Flying Fish

The Ins and Outs of Coastal Management
by Nicole Carlozo -- July 15th, 2013

Last week my niece asked me “what do you do?” The question was appropriate, as I had just gotten back from a week-long training at the NOAA Coastal Services Center. Of course, I know what I do…but when I opened my mouth to tell her, something along these lines came sputtering out:

“Well, I’m a…Environmental…er…Coastal…Eco….?”

I wanted to tell her that I was an Environmental Manager, but as soon as the words popped into my head, I realized that she might not understand what that meant. A number of other job titles came to mind: Coastal Manager, NOAA Fellow, Ecologist, Biologist, GIS technician, Writer…

In truth, I am all of these things. But what would an eight-year-old understand? Sadly, “Environmental Manager” isn’t something as easy to grasp as “Teacher” or “Accountant” or “Artist.”

I looked to my stepfather for help, but he just shrugged. As an Engineer, I’m sure he’d never given his job title a second thought. While I struggled to grasp the right words, my inquisitive niece lost interest and soon went back to playing games on my iPhone. And while I’m sure she never gave the conversation another thought, I couldn’t forget the chaotic aftermath – or lasting impression – that it left.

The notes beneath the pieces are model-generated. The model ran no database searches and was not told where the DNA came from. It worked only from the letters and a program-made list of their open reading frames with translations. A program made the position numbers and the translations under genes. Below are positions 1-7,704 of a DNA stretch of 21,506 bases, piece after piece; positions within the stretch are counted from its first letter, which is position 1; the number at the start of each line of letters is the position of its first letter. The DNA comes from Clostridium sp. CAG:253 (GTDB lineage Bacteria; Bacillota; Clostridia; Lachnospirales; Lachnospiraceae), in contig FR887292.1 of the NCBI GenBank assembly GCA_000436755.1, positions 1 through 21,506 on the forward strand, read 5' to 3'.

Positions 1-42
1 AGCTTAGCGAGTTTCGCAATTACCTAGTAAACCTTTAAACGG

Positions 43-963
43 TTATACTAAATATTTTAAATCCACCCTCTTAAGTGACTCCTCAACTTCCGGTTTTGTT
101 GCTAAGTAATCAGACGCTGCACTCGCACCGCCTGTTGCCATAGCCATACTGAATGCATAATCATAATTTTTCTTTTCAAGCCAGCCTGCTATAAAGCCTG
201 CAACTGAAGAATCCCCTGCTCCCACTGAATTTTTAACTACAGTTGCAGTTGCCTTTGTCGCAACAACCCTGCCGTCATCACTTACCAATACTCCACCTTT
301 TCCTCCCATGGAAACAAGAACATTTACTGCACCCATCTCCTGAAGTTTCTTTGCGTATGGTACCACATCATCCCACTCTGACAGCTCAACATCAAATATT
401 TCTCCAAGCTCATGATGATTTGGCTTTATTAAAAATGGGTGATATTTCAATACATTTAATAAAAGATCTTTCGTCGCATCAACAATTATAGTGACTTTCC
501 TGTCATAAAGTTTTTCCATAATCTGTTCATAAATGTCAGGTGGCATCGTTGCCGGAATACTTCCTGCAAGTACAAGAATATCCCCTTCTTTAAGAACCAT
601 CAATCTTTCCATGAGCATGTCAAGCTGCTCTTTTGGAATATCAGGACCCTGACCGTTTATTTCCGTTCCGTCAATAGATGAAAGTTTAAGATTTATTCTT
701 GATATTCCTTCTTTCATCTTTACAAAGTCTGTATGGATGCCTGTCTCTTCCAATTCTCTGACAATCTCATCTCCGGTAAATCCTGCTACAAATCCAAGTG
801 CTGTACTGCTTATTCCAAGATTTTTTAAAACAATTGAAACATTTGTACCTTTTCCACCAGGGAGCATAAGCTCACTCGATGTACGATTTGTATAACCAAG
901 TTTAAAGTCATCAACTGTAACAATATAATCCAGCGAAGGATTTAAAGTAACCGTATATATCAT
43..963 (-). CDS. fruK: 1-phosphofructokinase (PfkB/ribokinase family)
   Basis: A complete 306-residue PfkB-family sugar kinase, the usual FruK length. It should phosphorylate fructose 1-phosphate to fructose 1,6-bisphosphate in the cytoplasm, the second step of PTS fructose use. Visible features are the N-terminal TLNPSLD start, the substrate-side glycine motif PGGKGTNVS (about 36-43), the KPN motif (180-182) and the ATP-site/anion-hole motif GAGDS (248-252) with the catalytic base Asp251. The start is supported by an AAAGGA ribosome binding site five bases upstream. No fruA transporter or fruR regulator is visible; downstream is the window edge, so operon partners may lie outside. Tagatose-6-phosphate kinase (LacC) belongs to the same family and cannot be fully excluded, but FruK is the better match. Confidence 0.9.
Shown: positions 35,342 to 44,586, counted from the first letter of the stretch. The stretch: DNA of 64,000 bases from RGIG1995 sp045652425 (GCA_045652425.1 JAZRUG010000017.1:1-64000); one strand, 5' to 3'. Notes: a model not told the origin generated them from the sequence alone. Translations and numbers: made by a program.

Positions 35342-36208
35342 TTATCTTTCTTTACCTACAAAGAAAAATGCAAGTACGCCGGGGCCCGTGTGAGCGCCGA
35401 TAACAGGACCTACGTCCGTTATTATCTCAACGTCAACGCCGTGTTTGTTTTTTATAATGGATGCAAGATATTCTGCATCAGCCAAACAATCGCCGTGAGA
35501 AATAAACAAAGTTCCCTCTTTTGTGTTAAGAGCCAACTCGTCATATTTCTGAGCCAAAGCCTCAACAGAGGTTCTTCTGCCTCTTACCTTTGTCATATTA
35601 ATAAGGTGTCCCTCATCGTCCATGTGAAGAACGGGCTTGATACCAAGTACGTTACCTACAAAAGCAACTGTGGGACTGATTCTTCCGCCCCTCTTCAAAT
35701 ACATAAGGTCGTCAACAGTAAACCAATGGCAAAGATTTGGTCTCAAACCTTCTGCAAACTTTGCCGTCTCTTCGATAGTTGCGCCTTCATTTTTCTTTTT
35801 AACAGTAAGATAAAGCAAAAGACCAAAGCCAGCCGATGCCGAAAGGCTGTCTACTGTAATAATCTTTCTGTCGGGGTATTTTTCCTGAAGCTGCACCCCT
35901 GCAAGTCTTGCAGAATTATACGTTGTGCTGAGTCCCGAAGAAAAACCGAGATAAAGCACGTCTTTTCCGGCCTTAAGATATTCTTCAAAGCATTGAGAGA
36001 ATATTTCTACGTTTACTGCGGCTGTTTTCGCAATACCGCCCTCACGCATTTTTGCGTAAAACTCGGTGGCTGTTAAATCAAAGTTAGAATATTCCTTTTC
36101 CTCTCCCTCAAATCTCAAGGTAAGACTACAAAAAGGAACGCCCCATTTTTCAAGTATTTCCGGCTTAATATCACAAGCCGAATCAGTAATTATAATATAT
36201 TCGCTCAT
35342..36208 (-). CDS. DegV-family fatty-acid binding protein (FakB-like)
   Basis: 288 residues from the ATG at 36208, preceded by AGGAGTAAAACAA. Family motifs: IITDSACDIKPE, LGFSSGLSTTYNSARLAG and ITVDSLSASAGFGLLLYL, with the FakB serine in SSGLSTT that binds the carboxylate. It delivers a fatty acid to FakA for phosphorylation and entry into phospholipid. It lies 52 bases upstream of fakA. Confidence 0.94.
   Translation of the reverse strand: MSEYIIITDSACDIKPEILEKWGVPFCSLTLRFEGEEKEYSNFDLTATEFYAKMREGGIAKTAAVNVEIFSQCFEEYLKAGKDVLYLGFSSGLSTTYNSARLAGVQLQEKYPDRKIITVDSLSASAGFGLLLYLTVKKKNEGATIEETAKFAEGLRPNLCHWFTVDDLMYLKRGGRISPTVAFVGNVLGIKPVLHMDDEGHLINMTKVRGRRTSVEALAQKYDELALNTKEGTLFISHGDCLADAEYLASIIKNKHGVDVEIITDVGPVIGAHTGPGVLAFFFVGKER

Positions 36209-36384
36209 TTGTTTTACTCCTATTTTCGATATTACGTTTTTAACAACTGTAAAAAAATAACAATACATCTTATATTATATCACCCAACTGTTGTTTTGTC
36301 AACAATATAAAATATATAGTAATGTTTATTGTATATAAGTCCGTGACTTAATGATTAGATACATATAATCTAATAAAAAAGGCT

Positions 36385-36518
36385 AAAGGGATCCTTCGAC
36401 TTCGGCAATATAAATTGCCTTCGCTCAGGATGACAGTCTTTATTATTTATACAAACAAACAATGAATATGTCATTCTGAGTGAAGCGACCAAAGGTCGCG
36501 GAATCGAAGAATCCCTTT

Thinking back, I should have said “I clean up the Chesapeake Bay.” Simple, to the point, and understandable. Although I am not literally out on the water every day, I am working towards that goal. But in my mind, I wanted to give her a title – a JOB that could answer the question “what do you want to be when you grow up?”

I use to have an answer to that question when I was 7, 10, 13…But as I entered college, I didn’t quite know what I wanted to “be.” I knew that I loved biology, ecology, and writing. I knew I had a knack for the quantitative. And I knew that I wanted to make a difference in this world. It’s not too much of a surprise that I ended up where I am. And I guess it isn’t too surprising that I have a hard time explaining my career to others – it involves so much!

For example: This week I processed water quality data, tested GIS hydrology tools, edited riparian buffer targeting tools, and participated in workshop planning climate change discussions. Last month I participated in wetland plant identification training and acted as facilitator in cross-agency restoration discussions. Last fall I researched oyster aquaculture potential in Maryland. Next year I’ll be writing marine spatial planning (MSP) recommendations, as MSP relates to water quality improvement. The list goes on and on.

So next time my niece asks me what I “do,” I’ll shrug and say “I clean up the Chesapeake Bay.” But I’ll know, deep down, that it isn’t quite as simple as that.

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